Experts agree that today, the U.S. financial sector is dangerously vulnerable to traditional cyberattacks. Even if it were to reduce that vulnerability, the sector would remain susceptible to attacks by future quantum computers capable of defeating public encryption regimes.

Research by the New York Federal Reserve found an attack on a single large bank could spread to nearly 40 percent of the U.S. financial network.

“The high degree of interconnectivity within the financial sector can augment financial contagion and spread systemic risk,” the Hudson Institute report said.

“Given the role of payment and settlement systems as critical financial market infrastructure, any successful attack against an RTGS system could have extreme consequences. [I]f conditions prevent the settlement of cross-border and domestic transactions between banks operating within the Fedwire RTGS system, a cyberattack could lead to liquidity issues for receiving parties, contract breaches, and payment and obligation failures, among other issues.”

The U.S. financial sector stood out as a prime target for a cyberattack, in terms of both exposure and potential impact, the Hudson Institute said.

“Given their high dependence on technology, numerous network connections, and vital role in the financial system, systematically important RTGS systems—such as Fedwire—are prime targets for malign cyber actors keen on causing maximum damage to the system.”

The potential for systemic risk was demonstrated by the 2017 global NotPetya cyberattack which, despite targeting Ukraine, cost Maersk $1.4 billion in losses.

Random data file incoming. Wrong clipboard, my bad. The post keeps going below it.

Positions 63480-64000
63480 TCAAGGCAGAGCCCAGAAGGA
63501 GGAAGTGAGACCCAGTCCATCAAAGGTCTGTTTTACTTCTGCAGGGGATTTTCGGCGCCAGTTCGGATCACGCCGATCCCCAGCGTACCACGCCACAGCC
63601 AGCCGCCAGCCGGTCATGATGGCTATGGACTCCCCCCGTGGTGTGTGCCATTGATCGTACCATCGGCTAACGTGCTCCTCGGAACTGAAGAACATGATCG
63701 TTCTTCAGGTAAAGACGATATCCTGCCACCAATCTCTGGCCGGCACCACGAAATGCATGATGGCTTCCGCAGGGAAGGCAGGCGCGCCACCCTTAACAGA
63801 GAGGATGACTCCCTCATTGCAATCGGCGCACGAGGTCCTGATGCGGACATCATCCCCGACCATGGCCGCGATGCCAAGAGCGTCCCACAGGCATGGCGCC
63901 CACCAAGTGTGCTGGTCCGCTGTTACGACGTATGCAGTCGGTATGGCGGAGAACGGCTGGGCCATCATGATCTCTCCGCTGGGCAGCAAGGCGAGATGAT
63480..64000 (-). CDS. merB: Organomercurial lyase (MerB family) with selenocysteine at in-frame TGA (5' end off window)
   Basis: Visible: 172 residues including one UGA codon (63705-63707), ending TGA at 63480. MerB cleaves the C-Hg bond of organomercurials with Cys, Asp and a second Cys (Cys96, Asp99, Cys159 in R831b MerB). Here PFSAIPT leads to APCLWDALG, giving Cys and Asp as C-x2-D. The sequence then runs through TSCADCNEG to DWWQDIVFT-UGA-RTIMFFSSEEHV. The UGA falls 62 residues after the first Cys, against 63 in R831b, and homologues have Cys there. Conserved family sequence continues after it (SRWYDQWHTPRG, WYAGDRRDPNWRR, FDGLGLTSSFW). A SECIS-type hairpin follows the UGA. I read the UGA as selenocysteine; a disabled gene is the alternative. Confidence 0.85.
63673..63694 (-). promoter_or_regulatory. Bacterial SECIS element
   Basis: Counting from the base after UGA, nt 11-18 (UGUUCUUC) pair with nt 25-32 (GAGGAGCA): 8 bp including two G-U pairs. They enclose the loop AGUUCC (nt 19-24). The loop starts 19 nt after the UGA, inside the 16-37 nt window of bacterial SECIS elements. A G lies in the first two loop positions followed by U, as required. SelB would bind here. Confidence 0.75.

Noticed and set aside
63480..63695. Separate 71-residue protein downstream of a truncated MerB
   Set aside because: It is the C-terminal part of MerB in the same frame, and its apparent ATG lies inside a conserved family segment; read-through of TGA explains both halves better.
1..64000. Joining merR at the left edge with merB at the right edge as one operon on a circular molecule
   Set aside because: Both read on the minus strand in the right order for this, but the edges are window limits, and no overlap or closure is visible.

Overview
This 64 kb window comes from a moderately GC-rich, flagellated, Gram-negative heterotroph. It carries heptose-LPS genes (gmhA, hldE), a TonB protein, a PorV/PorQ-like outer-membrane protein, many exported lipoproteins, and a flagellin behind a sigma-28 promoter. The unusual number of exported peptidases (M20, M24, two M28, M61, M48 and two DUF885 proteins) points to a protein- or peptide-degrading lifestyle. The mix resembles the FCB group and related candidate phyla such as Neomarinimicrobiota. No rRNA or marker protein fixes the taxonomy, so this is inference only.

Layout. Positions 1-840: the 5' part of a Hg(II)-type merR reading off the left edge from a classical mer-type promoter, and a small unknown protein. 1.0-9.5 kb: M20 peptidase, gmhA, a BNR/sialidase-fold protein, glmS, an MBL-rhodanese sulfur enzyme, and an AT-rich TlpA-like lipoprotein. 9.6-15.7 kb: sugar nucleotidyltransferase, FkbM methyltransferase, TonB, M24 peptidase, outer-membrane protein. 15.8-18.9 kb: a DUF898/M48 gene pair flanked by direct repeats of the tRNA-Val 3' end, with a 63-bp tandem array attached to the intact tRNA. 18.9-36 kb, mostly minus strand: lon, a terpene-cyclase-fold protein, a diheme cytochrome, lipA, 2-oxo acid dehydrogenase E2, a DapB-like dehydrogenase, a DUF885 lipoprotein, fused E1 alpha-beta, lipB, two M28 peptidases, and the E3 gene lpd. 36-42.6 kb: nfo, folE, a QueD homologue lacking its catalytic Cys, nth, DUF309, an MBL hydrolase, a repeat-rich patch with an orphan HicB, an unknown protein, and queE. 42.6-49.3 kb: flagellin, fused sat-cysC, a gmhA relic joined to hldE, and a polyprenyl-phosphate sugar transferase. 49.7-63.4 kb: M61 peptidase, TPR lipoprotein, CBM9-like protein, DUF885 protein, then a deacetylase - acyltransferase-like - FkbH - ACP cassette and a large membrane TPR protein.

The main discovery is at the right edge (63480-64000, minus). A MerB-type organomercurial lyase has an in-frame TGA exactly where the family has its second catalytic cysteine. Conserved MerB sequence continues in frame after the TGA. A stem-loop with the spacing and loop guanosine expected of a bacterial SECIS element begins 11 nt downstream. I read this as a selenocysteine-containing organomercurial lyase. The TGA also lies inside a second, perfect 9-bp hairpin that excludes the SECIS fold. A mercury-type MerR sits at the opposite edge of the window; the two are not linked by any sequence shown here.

Steps to protect the finance sector against quantum attacks

Following a multi-year project to identify and vet a handful of new encryption algorithms that can help protect federal computers and systems from hacking threats powered by quantum computing, the National Institute for Standards and Technology last year announced four new algorithms that will underpin its future cryptography standards by 2024.

The Post-Quantum Cryptography (PQC) standards include one algorithm for general encryption purposes (CRYSTALS-Kyber) and another three for digital signatures and identity verification (CRYSTALS-Dilithium, Falcon and Sphincs+).

The Hudson Institute report recommends the Fedwire protect itself from future quantum computer threats adopting the NIST PQC standards and replacing legacy encryption systems. It also recommends Congress set a deadline for all 12 Federal Reserve banks to be quantum-secure.

“If you were having a dispute with the United States in other ways and you wanted to make it more complicated, why not take down the financial system as a distraction?,” said Alex Pollock, a former deputy director of the Treasury Department’s Office of Financial Research in response to the report.

“If you were having a dispute with the United States in other ways and you wanted to make it more complicated, why not take down the financial system as a distraction?”

John Prisco, CEO of Quantum Safe, said urged a multi-pronged strategy to thwart a quantum attack rather than relying on one encryption technology. “Imagine if China had already figured out how to break into CRYSTALS-Kyber. That would be a disaster, but would they tell us? I don’t think so,” he said.

Simon Hendery

Simon Hendery is a freelance IT consultant specializing in security, compliance, and enterprise workflows. With a background in technology journalism and marketing, he is a passionate storyteller who loves researching and sharing the latest industry developments.